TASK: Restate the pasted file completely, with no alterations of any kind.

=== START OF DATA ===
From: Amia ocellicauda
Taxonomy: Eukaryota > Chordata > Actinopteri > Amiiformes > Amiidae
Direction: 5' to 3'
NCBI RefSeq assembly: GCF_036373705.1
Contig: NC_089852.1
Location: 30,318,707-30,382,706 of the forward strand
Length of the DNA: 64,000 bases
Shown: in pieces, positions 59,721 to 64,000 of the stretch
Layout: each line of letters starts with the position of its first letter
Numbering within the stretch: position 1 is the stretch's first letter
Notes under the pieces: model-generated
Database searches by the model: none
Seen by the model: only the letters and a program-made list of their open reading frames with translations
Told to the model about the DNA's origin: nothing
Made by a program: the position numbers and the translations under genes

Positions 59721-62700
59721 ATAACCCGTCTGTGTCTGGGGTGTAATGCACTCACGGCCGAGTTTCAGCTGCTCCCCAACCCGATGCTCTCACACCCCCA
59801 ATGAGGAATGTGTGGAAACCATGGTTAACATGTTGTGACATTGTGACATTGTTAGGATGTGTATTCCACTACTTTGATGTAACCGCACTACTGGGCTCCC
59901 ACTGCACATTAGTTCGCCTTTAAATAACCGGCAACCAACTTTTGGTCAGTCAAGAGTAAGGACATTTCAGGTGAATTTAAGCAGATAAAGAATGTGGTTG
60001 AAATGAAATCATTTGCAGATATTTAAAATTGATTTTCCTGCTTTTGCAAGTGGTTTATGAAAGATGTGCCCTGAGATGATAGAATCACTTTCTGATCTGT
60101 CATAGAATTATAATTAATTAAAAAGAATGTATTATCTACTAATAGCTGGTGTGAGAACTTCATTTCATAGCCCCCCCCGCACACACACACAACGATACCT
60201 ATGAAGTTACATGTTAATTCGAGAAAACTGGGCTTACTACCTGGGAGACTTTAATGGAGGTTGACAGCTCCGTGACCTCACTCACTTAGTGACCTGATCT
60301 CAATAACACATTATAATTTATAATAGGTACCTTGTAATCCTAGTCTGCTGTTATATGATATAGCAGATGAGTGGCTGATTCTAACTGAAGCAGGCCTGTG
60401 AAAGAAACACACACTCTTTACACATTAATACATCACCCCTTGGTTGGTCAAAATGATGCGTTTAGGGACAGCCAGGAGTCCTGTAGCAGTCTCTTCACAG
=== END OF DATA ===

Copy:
From: Amia ocellicauda
Taxonomy: Eukaryota > Chordata > Actinopteri > Amiiformes > Amiidae
Direction: 5' to 3'
NCBI RefSeq assembly: GCF_036373705.1
Contig: NC_089852.1
Location: 30,318,707-30,382,706 of the forward strand
Length of the DNA: 64,000 bases
Shown: in pieces, positions 59,721 to 64,000 of the stretch
Layout: each line of letters starts with the position of its first letter
Numbering within the stretch: position 1 is the stretch's first letter
Notes under the pieces: model-generated
Database searches by the model: none
Seen by the model: only the letters and a program-made list of their open reading frames with translations
Told to the model about the DNA's origin: nothing
Made by a program: the position numbers and the translations under genes

Positions 59721-62700
59721 ATAACCCGTCTGTGTCTGGGGTGTAATGCACTCACGGCCGAGTTTCAGCTGCTCCCCAACCCGATGCTCTCACACCCCCA
59801 ATGAGGAATGTGTGGAAACCATGGTTAACATGTTGTGACATTGTGACATTGTTAGGATGTGTATTCCACTACTTTGATGTAACCGCACTACTGGGCTCCC
59901 ACTGCACATTAGTTCGCCTTTAAATAACCGGCAACCAACTTTTGGTCAGTCAAGAGTAAGGACATTTCAGGTGAATTTAAGCAGATAAAGAATGTGGTTG
60001 AAATGAAATCATTTGCAGATATTTAAAATTGATTTTCCTGCTTTTGCAAGTGGTTTATGAAAGATGTGCCCTGAGATGATAGAATCACTTTCTGATCTGT
60101 CATAGAATTATAATTAATTAAAAAGAATGTATTATCTACTAATAGCTGGTGTGAGAACTTCATTTCATAGCCCCCCCCGCACACACACACAACGATACCT
60201 ATGAAGTTACATGTTAATTCGAGAAAACTGGGCTTACTACCTGGGAGACTTTAATGGAGGTTGACAGCTCCGTGACCTCACTCACTTAGTGACCTGATCT
60301 CAATAACACATTATAATTTATAATAGGTACCTTGTAATCCTAGTCTGCTGTTATATGATATAGCAGATGAGTGGCTGATTCTAACTGAAGCAGGCCTGTG
60401 AAAGAAACACACACTCTTTACACATTAATACATCACCCCTTGGTTGGTCAAAATGATGCGTTTAGGGACAGCCAGGAGTCCTGTAGCAGTCTCTTCACAG